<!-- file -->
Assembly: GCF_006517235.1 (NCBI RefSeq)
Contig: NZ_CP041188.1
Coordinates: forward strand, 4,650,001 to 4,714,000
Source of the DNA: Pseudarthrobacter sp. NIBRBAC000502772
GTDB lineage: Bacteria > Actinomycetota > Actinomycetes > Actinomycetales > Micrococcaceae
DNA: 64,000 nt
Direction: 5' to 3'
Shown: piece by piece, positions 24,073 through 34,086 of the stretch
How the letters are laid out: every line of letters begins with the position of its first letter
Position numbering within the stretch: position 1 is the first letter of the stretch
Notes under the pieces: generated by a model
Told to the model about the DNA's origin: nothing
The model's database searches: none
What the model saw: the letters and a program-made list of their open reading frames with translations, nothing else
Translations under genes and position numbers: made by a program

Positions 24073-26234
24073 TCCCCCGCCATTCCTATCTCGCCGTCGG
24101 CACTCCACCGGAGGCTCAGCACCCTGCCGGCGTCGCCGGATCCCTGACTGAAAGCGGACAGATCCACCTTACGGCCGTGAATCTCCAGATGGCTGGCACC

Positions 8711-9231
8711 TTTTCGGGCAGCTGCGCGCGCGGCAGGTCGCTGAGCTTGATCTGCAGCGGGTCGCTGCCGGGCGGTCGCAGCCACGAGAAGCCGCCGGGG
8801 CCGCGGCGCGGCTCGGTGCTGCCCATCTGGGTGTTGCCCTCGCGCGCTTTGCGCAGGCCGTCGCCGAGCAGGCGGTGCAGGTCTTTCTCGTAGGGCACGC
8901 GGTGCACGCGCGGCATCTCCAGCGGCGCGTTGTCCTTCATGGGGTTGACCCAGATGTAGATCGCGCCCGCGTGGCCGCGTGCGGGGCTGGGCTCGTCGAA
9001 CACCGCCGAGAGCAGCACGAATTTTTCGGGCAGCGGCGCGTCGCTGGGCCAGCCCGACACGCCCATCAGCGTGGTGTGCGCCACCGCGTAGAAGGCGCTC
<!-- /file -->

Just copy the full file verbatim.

Assembly: GCF_006517235.1 (NCBI RefSeq)
Contig: NZ_CP041188.1
Coordinates: forward strand, 4,650,001 to 4,714,000
Source of the DNA: Pseudarthrobacter sp. NIBRBAC000502772
GTDB lineage: Bacteria > Actinomycetota > Actinomycetes > Actinomycetales > Micrococcaceae
DNA: 64,000 nt
Direction: 5' to 3'
Shown: piece by piece, positions 24,073 through 34,086 of the stretch
How the letters are laid out: every line of letters begins with the position of its first letter
Position numbering within the stretch: position 1 is the first letter of the stretch
Notes under the pieces: generated by a model
Told to the model about the DNA's origin: nothing
The model's database searches: none
What the model saw: the letters and a program-made list of their open reading frames with translations, nothing else
Translations under genes and position numbers: made by a program

Positions 24073-26234
24073 TCCCCCGCCATTCCTATCTCGCCGTCGG
24101 CACTCCACCGGAGGCTCAGCACCCTGCCGGCGTCGCCGGATCCCTGACTGAAAGCGGACAGATCCACCTTACGGCCGTGAATCTCCAGATGGCTGGCACC

Positions 8711-9231
8711 TTTTCGGGCAGCTGCGCGCGCGGCAGGTCGCTGAGCTTGATCTGCAGCGGGTCGCTGCCGGGCGGTCGCAGCCACGAGAAGCCGCCGGGG
8801 CCGCGGCGCGGCTCGGTGCTGCCCATCTGGGTGTTGCCCTCGCGCGCTTTGCGCAGGCCGTCGCCGAGCAGGCGGTGCAGGTCTTTCTCGTAGGGCACGC
8901 GGTGCACGCGCGGCATCTCCAGCGGCGCGTTGTCCTTCATGGGGTTGACCCAGATGTAGATCGCGCCCGCGTGGCCGCGTGCGGGGCTGGGCTCGTCGAA
9001 CACCGCCGAGAGCAGCACGAATTTTTCGGGCAGCGGCGCGTCGCTGGGCCAGCCCGACACGCCCATCAGCGTGGTGTGCGCCACCGCGTAGAAGGCGCTC